• Recipe Type: Breakfast
  • Difficulty: Easy
  • Preparation Time: 10 mins
  • Cooking Time: 25 mins
  • Serves: 4

Step-by-step

  1. Heat the oil in a pan, add the onion and sauté over a medium heat for 4-6 minutes until it is translucent. Add the ginger, chillies and tomato, stirring to mix well. Add the turmeric and cook for a minute and then add the fish stock. Tip in the boiled rice, then add the salt, fold in the chopped egg white and flaked haddock and sprinkle in the coriander. Gently stir in the butter and cream and remove from the heat.
  2. For the poached egg, take a shallow pan and pour in the water, add the vinegar and salt and simmer. Now carefully break the eggs and simmer slowly till the whites coagulate and a thin film is formed on the yolk in the centre. You must take care that, at no stage, the water in the pan comes to boiling point, as it will ruin the eggs.
  3. Divide the kedgeree into bowls, grind a twist or two of freshly milled pepper, top with the poached eggs and serve immediately.

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SMOKED FISH KEDGEREE

his is our take on a classic English breakfast/brunch dish, using amazing New Zealand smoked fish along with the more traditional curry-spiced rice and boiled eggs.

Method

Melt butter in a large saucepan over a medium heat, add onion and cook gently for 5 mins or until softened but not browned. Stir in cardamom pods, turmeric, curry powder, cinnamon stick and bay leaves, cook for a further minute.

Add in rice and stir well to coat in the spiced butter. Pour in stock and stir to release any rice from the bottom of the pan, bring to a boil. Cover with a lid and reduce heat to low and leave to cook gently for 12 mins.

Meanwhile, bring a small saucepan filled with water to a boil over a high heat then add the eggs and hard-boil for 8 minutes. Drain eggs and refresh in cold water, then peel and coarsely chop.

Uncover rice and remove bay leaves, cinnamon stick and cardamom pods. Gently stir in flaked smoked fish and chopped eggs, cover and leave to stand for 2-3 mins off the heat or until fish has warmed through. Gently stir in 3⁄4 of the parsley, and season to taste.

Serve with remaining parsley scattered over and garnish with chilli rings and lemon wedges.

Ingredients

50g butter
1 medium onion, finely chopped
3 cardamom pods, split open
1⁄4 tsp turmeric
2 teaspoons Farro mild curry powder
1 small cinnamon stick
2 fresh bay leaves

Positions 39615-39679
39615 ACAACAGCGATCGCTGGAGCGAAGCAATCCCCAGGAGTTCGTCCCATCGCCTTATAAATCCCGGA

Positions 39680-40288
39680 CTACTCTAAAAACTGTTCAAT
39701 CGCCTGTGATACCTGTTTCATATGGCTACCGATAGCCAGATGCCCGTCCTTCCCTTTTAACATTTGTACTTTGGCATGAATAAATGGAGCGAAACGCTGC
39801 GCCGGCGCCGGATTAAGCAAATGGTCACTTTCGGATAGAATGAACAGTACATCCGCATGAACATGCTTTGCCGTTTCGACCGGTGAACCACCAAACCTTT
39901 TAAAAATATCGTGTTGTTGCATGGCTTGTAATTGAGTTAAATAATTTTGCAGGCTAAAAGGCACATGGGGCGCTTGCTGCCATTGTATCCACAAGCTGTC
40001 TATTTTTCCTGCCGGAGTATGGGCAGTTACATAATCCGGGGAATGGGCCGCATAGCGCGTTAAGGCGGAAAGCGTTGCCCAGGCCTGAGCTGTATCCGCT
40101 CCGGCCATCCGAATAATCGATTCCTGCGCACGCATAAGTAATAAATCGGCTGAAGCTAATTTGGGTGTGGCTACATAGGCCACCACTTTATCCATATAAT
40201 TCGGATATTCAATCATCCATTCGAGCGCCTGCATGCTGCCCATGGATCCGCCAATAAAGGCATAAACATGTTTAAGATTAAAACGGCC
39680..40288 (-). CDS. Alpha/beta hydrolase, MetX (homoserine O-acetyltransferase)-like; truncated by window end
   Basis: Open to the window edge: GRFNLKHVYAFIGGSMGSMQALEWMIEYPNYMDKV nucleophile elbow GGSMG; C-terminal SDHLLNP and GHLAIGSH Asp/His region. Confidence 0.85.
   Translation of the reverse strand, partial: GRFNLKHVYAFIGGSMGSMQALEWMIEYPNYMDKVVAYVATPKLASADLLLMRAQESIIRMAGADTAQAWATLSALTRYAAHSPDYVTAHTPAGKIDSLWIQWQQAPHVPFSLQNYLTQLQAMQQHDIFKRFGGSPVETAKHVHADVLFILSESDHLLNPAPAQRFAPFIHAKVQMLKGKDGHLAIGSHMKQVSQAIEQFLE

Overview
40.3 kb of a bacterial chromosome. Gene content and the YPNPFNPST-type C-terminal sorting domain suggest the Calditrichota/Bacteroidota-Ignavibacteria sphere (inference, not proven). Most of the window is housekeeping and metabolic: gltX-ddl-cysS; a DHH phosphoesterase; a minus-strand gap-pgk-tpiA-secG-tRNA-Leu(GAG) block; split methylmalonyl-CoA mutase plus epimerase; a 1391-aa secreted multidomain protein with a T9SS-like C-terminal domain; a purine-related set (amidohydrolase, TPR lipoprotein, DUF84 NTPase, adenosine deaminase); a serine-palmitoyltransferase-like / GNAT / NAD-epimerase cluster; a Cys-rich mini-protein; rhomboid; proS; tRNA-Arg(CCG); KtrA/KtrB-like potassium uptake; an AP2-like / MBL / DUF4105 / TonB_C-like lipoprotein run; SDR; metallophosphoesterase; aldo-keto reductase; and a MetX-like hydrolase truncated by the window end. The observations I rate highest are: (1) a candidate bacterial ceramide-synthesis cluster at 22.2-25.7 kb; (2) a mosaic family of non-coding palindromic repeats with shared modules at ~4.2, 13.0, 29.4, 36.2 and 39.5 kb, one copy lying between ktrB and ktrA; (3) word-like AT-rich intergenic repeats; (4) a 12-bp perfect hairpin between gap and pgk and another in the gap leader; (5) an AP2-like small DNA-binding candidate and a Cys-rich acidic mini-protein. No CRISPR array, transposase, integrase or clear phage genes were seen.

450g basmati rice
1 litre Foundation Foods chicken or fish stock
200g Ahia smoked hoki or blue moki, flaked, skin and bones discarded
4 eggs
3 tablespoons fresh Italian parsley leaves, roughly chopped
1 mild red chilli, sliced into rings
1 lemon, cut into wedges, to garnish


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Graeme Taylor spices his smoked haddock kedgeree recipe with a masala mix of cumin, coriander seed, Kashmiri chilli powder and turmeric – a cut above the average curry powder normally used in this iconic brunch dish. Graeme serves his with poached eggs instead of hard boiled for the added luxury of an oozing yolk.

All through this Scottish Year of Food and Drink I find myself reflecting on the Scottish cuisine and how it has become the food that we now know. As a land that is steeped in myth and legend, and a cuisine that has many influences from those whose hands have touched the country, kedgeree is a dish that reflects all those aspects succinctly. Therefore as Scotland looks to celebrate her food I am revisiting a story and recipe of this age-old dish with a cosmopolitan take.

Smoked haddock has long been a staple of the Scottish diet, certainly when I was growing up we’d frequently see the shiny yellow-brown hue of cold smoked haddock disappearing into a sea of milk to poach, served simply with potatoes and a green vegetable. Another incarnation of the smoked haddock hails most famously from the town of Arbroath, where haddock is hot smoked in open barrels to produce Arbroath smokies. These can then be kept and eaten cold but there’s nothing quite like the oily sweet smokiness of a hot freshly produced smoky. But typically, as with a lot of Scottish cuisine, smoking does not appear to hail from the indigenous people of the land, with much evidence suggesting it was introduced by the conquering Vikings during the 400 years when large swathes of Scotland was ruled by the Norsemen.

Similarly spice isn’t indigenous to Scotland but the Scots have welcomed it with open arms. Legend has it that a Scottish regiment brought back curry spices from the Indian sub-continent in the time of the British Raj and that kedgeree was the result of tinkering with a dish they’d seen there at the time. There is probably an element of truth in this, how much truth probably depends on your desire for casting a wistfully romantic eye to the past.

What is true is that all over the sub-continent you will find a dish with many regional variations of rice, daals and spice, but never fish, called khitchri. With this in mind I decided that I wanted to make a spice blend that would perfectly marry the sweet smokiness of the haddock in kedgeree with an authentic south Asian flavour far removed from the generic curry powder of many a kedgeree recipe. Sumayya Usmani of mytamarindkitchen.com gave great assistance guiding me towards cumin, coriander and chilli as a simple spice blend that the haddock would accentuate but not drown in. I also added a little turmeric as I like the colour it gives the dish and opted for Kashmiri chilli, again because of the wonderful colour it gives when cooking and the aroma that it fills the kitchen with.

Note: Traditionally hard boiled eggs are added but I prefer to see the yolk of the poached egg run into the smoky goodness below.